Filing your income tax return may not be the end of the tax story for the year. You may revisit taxes for the year by means of an amended return. Due to various law changes resulting from the pandemic, there are several refund opportunities you may qualify for and obtain a tax refund if you file an amended return; the IRS doesn’t send such refunds automatically. These refund opportunities are in addition to the usual ones. Here are some issues to consider in filing an amended return.
Correcting Tax Mistakes
Generally, you must file a refund claim within three years of the due date of the return or, if the return is filed after the original due date, then the actual filing date. However, other periods apply to special situations, such as refunds where no return was filed or for refunds related to bad debts or worthless securities. If you miss the deadline, you can’t obtain a refund under any circumstances even though you would have if you’d filed on time.
File the Right Form
Each type of taxpayer—individual, partnership, corporation—has its own type of form to make a refund claim.
- Individuals (including sole proprietors and owners of pass-through entities) file Form 1040-X. An amended return for 2019 can be filed electronically. Amended returns for earlier years must be filed on paper.
- S corporations file Form 1120-S, the usual tax return, and check the box to indicate that it’s an amended return. Amended Schedule K-1s must be issued to shareholders.
- C corporations file Form 1120-X.
- Partnerships usually file Form 1065-X. However, small partnerships that have elected out of the centralized audit procedures file the usual Form 1065, check the box to indicate it’s an amended return, and issue amended Schedule K-1s to partners. Note that for certain refund opportunities created by the CARES Act in response to the pandemic, partnerships that would otherwise file Form 1065-X to amend 2018 and 2019 returns had been permitted to Form 1065 by September 30, 2020.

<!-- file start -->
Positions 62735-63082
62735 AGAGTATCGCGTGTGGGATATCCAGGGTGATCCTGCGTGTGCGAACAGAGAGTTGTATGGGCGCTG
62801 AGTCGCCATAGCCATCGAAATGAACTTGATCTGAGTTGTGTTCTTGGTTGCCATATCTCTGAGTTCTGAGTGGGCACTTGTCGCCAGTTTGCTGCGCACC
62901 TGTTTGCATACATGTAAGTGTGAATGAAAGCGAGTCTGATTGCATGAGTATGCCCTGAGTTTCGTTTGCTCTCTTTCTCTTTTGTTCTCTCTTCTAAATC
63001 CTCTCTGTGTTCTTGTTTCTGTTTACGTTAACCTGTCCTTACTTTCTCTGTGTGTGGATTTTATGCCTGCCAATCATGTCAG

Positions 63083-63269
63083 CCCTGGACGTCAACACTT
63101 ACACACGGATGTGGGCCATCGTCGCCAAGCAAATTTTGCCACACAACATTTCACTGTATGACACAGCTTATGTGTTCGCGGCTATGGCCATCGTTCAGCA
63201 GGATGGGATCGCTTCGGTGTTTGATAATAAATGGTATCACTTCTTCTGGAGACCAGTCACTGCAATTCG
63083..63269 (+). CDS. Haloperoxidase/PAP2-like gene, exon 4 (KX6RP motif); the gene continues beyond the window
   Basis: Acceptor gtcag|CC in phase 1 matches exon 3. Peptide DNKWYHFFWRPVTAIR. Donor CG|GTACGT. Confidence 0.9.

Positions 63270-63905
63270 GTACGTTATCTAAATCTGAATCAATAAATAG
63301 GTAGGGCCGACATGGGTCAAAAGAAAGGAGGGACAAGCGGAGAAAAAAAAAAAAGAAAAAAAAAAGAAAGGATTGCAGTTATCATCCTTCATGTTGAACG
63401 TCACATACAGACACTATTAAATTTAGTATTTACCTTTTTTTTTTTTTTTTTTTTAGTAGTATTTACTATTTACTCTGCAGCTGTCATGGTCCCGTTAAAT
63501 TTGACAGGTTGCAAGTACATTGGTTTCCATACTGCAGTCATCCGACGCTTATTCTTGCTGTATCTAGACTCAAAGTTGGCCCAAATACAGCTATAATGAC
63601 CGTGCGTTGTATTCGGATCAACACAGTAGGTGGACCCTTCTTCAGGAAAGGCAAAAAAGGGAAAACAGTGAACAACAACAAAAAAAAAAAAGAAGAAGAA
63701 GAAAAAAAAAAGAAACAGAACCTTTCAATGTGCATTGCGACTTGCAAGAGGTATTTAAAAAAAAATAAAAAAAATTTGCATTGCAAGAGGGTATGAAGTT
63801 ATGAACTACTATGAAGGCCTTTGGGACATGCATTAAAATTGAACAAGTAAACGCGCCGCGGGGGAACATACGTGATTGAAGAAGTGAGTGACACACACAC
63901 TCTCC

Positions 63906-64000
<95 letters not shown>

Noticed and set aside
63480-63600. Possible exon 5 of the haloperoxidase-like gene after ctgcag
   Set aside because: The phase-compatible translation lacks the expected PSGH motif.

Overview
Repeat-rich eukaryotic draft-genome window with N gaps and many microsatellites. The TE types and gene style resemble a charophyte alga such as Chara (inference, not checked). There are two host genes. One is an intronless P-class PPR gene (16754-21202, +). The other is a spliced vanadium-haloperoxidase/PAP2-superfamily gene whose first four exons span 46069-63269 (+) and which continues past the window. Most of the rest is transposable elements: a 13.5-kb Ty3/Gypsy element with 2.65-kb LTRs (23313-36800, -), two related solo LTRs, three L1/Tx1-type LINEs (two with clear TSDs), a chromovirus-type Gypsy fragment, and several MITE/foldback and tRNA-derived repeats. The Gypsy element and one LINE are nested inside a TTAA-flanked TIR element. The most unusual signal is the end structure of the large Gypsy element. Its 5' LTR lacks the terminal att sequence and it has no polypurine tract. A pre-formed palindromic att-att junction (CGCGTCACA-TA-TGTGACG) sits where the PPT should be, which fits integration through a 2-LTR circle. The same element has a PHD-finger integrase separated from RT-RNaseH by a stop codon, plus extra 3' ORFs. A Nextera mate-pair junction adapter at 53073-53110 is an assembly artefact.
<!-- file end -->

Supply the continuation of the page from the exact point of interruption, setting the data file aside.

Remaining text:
You may be eligible to file for a “quick refund” even before filing a return in certain situations. For example, if you expect 2020 to be a bad year, you may be able to file a refund claim against all of the prior five years on one form before you submit your 2020 return and obtain cash that you can use for your business. If you report on a calendar year, you could submit the quick refund claim on January 1, 2021 (a quick refund must be filed within one year after the end of the year in which the net operating loss arises). This is a tentative refund process where you receive the money promptly, but the IRS has the right to review the claim in greater detail and may disallow or alter the refund amount.
Look for Refund Opportunities
There are a variety of reasons to file an amended return to get money back. These include (but are not limited to):
- Net operating loss carryback. The CARES Act introduced a 5-year carryback for net operating losses arising in 2018, 2019, and 2020. This allows the loss to offset income in the carryback years and generate a tax refund. Any remaining losses can be carried forward and used in future years.
- Qualified improvement property. If you made changes to the interior of your commercial building in 2018 or 2019, a law change may allow you to file for a refund.
- Disaster losses. If you suffered damage or destruction to your property as a result of a federally-declared disaster and the loss is not covered by insurance, you can opt to deduct the loss on the return for the prior year. For example, if you suffered a loss due to the wildfires September in the West Coast or Hurricanes Laura and Sally, you don’t have to wait to file your 2020 return to take the loss; you can claim it on a 2019 return. The IRS lists disaster designations by year. But watch the special deadlines if you want to change a prior election (e.g., you claim the 2020 loss on a 2019 return but then want to change to 2020).
- General business credits. If you can’t use all of the income tax credits for your business because of the general business credit limitation, there’s a one-year carryback. Unused amounts are then carried forward for up to 20 years (or used up in the final year of business).
You may also file for a refund if you simply overlooked a deduction or tax credit to which you were entitled.
Consider the Cost of Filing
If you do it yourself, filing an amended return merely involves your time and effort. If you rely on a CPA or other tax professional, there are fees involved. Be sure the amount of the refund expected is large enough to justify the fees.
A common question is whether there’s an increased risk of being audited if you file an amended return. Most experts say that filing an amended return likely doesn’t increase the risk of being audited, and given limited IRS resources at this time, audit rates are very low. But you never know.
Don’t waste an opportunity to recoup taxes you paid if you’re eligible for a refund. But determine whether or not to do so. Discuss the matter with your CPA or other tax advisor.